The diffuse interstitial and perivascular collagen depots that characterize established cardiac fibrosis are preceded by early tissue injury and inflammation responses that can be detected within days of MR activation (Young et al., 2003; Wilson et al., 2009). Similar to the kidney, MR activation promotes oxidative stress in the vessel wall and the expression of inflammatory factors including chemoattractant proteins (MCP-1/chemokine (C-C motif) ligand 2 [CCL2], chemokine (C-X3-C motif) ligand 1 [CX3CL1], chemokine (C-C motif) ligand 5 [CCL5], etc.) and adhesion molecules (intercellular adhesion molecule-1 [ICAM-1], vascular cell adhesion molecule-1 [VCAM-1]) that facilitate the recruitment of inflammatory cells to the myocardium (Fuller and Young, 2005). Activated tissue macrophages and T-cells release proinflammatory cytokines (TNF-α, inducible nitric oxide synthase [iNOS], osteopontin, etc.) to amplify type-1 proinflammatory responses in the tissue (Travers et al., 2016). Resolution of the inflammatory response and the transition to anti-inflammatory and repair phenotypes is essential to maintain normal myocardial function and involves expression of common trophic and profibrotic factors such as TGF-β, platelet-derived growth factor (PDGF), CTGF, and PAI-1 among others (Rickard and Young, 2009; Shen et al., 2016). Studies have also shown that oxidative stress in cardiomyocytes can induce MR activation in a Rac1-dependent, ligand-independent manner, and thereby promote cardiac injury (Nagase et al., 2012; Ayuzawa et al., 2016). In addition, cardiac overexpression of constitutively activated Rac1 promotes MR activation and cardiac fibrosis (Lavall et al., 2017). Elevated fibrosis is essential for the resolution of major insults such as MI in which reparative scar tissue is absolutely required to replace necrotic myocytes and maintain ventricle wall integrity. In contrast, reactive fibrosis in viable tissue in response to MR signaling only serves to limits cardiac function and is the focus of considerable efforts to identify therapeutic targets (Fraccarollo et al., 2011).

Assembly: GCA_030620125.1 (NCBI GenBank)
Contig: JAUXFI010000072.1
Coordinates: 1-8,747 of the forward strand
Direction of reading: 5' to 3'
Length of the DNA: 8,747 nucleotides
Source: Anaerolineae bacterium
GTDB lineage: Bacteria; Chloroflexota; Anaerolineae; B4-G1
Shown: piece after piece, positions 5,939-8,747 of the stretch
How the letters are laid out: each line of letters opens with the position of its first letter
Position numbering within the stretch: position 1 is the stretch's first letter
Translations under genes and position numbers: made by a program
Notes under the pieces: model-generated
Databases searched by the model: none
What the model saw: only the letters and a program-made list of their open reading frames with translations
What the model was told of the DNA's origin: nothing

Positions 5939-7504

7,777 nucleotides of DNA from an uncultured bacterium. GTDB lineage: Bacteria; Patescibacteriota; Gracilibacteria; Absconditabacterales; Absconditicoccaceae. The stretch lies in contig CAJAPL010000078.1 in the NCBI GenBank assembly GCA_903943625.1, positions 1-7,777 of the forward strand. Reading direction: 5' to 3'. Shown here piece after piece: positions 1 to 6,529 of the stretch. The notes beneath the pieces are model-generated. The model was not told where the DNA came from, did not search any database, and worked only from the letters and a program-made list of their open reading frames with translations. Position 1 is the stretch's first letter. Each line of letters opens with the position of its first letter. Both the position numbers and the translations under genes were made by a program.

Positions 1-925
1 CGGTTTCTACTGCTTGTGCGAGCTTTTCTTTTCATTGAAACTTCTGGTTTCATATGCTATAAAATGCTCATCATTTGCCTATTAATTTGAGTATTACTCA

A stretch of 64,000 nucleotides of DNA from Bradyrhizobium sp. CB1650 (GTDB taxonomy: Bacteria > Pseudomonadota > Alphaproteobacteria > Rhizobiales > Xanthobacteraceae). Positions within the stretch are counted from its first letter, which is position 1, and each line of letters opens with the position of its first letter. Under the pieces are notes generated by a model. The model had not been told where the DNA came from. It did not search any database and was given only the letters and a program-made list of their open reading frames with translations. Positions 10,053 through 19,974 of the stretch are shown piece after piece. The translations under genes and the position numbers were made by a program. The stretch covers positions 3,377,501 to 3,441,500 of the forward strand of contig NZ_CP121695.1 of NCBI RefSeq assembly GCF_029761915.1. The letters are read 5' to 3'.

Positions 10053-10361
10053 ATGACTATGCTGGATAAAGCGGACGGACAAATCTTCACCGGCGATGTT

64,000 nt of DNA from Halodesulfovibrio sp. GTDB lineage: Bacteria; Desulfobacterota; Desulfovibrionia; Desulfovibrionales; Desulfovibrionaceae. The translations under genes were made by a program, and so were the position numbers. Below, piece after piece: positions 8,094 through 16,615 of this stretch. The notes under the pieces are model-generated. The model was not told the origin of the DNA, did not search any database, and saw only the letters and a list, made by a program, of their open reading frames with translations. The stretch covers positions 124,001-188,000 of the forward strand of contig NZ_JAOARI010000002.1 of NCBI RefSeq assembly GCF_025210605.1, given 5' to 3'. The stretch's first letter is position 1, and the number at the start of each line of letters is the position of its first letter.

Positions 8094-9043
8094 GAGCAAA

Experimental Models for MR-Dependent Cardiac Fibrosis
Mice with MR deficiency in specific cell types have been used to determine cell-selective MR signaling mechanisms in cardiac fibrosis. As noted above, the macrophage was identified as a novel site of MR signaling in cardiac remodeling; loss of macrophage MR signaling had a profound protective effect in terms of tissue inflammation and fibrosis, despite little or no changes in the recruitment of macrophages in some models (Rickard et al., 2009; Usher et al., 2010; Bienvenu et al., 2012). Specifically, mice lacking MR in macrophages are protected from DOC/salt and L-NAME/AngII mediated cardiac inflammation and fibrosis and most recently, atherosclerosis (Rickard et al., 2009; Bienvenu et al., 2012). The type 1 proinflammatory response is markedly reduced in these models as are pro-repair/pro-fibrotic signals and the expression of α-smooth muscle actin (α-SMA) expressing fibroblasts in the myocardium (Shen et al., 2016). In trying to explain this outcome, other investigators have suggested that the MR null macrophage has an M2 like phenotype, which may be immunomodulatory and limit tissue remodeling (Usher et al., 2010). In addition, evidence from different groups support a role for MR signaling in promoting an M1 proinflammatory phenotype in macrophages (Rickard et al., 2009; Martin-Fernandez et al., 2016). To this end, recent efforts to determine the cell signaling pathways regulated by MR signaling suggest that proinflammatory signaling via JNK/activating protein-1 (AP-1), and potentially nuclear factor-kappa B (NF-κB)/p65, transactivation pathways are MR-dependent (Shen et al., 2016; Sun et al., 2016). The MR is also involved in direct gene transcriptional responses in the macrophage, including for MR target genes such as p22phox, PAI-1 (Calo et al., 2004). Consistent with studies of transcriptional regulation of macrophages the overall effect of MR activation is most likely dependent upon macrophage phenotype (Barish et al., 2005). Taken together, these knockout studies validate the importance of macrophages and early inflammation in promoting the overall fibrotic response. However, MR signaling elsewhere in the cardiovascular system is also important.